Amid an ongoing investigation into foreign interference with the 2016 presidential election, many might also wonder whether foreign nationals and governments can contribute money directly to U.S. campaigns. The answer is unambiguously “no.”
The Federal Election Campaign Act makes it illegal for a foreign national to contribute to a candidate’s campaign in any American election – federal, state, or local. Similarly, American candidates can also violate the statute by receiving, soliciting, or accepting foreign contributions. In this context, a foreign national is any person that is not a U.S. citizen that does not have a green card.
The Federal Election Commission (FEC) generally enforces this statute by imposing civil fines on people who violate the law. But criminal liability is also a possibility. If a person knowingly and willingly accepts foreign contributions, for example, the FEC can refer the case to the Department of Justice (DOJ) for criminal prosecution. The DOJ can also prosecute these cases on its own without a referral from the FEC.
One significant loophole exists. Federal law exempts organizations known as Social Welfare Organizations (SWOs), like the NRA and the AARP, from disclosing their donors, so long as at least half of the SWO’s activities are non-political. As a result, the SWO could accept donations from foreign nationals and governments and then donate to another organization, such as a political Super PAC. The Super PAC would have to disclose the SWO as a donor, but the SWO’s foreign donors would remain a secret.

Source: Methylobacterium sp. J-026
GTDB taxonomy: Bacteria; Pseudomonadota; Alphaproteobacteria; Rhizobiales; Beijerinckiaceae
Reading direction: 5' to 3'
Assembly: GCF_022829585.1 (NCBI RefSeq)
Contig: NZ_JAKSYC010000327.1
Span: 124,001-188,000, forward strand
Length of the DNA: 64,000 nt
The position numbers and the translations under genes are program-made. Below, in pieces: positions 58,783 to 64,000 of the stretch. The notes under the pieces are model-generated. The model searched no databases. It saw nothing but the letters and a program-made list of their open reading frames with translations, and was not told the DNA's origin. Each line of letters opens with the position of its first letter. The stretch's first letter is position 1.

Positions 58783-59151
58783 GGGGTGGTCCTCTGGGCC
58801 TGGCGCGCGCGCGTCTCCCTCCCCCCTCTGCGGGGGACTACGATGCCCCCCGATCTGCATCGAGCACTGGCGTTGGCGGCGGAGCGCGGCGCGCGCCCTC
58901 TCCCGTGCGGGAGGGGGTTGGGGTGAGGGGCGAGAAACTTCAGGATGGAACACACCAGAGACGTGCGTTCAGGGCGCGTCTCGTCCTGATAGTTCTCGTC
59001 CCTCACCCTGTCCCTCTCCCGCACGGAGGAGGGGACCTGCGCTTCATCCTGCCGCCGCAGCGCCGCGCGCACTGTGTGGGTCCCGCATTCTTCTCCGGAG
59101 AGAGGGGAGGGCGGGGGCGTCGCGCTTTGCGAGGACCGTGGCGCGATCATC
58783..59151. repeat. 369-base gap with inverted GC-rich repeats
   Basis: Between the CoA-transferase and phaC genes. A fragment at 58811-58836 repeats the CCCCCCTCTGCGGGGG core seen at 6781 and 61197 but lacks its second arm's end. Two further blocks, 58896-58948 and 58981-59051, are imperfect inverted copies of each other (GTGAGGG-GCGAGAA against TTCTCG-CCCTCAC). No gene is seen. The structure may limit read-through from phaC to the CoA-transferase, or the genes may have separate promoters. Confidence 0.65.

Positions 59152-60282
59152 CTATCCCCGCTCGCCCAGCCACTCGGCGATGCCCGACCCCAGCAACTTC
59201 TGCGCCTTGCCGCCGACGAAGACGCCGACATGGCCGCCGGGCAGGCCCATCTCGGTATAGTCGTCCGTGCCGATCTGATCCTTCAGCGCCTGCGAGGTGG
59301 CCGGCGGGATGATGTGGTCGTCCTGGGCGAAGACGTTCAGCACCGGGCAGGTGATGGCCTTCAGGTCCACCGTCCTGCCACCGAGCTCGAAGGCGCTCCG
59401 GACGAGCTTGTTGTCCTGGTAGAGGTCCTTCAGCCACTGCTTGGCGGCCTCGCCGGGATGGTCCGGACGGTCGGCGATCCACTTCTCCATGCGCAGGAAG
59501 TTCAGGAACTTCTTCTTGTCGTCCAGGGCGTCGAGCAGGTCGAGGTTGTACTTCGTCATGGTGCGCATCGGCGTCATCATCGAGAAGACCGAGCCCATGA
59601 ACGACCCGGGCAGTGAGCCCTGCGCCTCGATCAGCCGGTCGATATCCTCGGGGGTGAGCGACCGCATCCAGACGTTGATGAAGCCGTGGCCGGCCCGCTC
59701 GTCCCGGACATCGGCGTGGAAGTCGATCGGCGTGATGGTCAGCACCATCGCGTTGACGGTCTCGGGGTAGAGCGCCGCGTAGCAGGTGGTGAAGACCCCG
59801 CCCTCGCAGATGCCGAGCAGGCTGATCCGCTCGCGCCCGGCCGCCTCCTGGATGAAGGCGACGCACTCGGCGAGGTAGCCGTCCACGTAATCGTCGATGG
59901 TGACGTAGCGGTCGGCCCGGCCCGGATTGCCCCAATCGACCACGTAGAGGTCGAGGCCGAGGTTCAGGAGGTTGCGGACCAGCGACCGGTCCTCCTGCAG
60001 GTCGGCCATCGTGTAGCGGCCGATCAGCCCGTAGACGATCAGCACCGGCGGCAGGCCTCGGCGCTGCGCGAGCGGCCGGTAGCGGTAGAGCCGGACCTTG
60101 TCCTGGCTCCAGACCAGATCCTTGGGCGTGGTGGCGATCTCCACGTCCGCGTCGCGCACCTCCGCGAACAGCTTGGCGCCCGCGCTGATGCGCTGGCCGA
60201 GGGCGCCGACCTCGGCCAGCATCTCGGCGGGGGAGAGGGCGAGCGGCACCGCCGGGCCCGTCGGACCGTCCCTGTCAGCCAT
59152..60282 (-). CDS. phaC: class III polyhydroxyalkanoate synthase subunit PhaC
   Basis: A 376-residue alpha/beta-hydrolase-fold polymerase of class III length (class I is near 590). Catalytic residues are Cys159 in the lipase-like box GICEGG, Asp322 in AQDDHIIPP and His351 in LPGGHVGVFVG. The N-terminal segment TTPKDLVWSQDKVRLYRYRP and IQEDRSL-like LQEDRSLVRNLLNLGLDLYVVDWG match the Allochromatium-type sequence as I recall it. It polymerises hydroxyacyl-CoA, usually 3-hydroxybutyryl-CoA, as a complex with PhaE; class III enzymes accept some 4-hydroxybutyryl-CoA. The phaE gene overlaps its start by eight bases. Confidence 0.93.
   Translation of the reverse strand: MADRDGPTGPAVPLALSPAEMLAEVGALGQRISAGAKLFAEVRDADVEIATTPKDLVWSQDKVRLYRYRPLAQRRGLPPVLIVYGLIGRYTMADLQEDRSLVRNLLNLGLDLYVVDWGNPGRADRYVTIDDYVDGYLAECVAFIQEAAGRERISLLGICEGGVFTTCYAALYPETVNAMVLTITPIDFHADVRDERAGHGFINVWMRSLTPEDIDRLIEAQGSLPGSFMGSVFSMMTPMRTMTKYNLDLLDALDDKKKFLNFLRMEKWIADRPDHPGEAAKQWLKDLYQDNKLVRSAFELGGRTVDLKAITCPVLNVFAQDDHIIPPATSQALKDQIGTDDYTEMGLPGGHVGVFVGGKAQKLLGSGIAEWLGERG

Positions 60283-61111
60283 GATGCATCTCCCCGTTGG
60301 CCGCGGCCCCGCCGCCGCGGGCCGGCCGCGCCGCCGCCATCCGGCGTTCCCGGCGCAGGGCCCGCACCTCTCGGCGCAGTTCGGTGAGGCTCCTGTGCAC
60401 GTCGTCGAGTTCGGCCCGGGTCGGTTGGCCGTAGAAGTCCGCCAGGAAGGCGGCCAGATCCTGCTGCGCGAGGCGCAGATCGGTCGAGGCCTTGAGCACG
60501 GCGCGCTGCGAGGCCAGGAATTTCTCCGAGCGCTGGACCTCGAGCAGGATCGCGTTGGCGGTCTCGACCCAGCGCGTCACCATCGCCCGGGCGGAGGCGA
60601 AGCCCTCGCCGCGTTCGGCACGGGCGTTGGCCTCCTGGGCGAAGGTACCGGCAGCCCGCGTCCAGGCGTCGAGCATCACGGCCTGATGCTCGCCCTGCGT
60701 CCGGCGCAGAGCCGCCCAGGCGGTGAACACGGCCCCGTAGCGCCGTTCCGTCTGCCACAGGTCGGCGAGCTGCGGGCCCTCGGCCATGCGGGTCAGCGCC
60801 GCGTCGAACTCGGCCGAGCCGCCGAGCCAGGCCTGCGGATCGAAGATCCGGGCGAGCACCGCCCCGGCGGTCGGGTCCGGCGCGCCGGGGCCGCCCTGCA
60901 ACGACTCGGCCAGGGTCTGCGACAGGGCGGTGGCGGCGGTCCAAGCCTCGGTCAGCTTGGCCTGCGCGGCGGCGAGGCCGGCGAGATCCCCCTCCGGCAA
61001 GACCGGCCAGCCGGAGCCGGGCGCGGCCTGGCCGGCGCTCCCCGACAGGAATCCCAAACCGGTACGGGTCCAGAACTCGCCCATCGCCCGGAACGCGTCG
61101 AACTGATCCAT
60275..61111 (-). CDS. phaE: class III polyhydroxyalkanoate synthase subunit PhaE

Foreign nationals do violate the law, however, if they donate money to a SWO and earmark the donation as a campaign contribution for a specific candidate. The problem with this “dark money,” though, is that it is hard to trace where it comes from because of the lenient disclosure laws applicable to SWOs.
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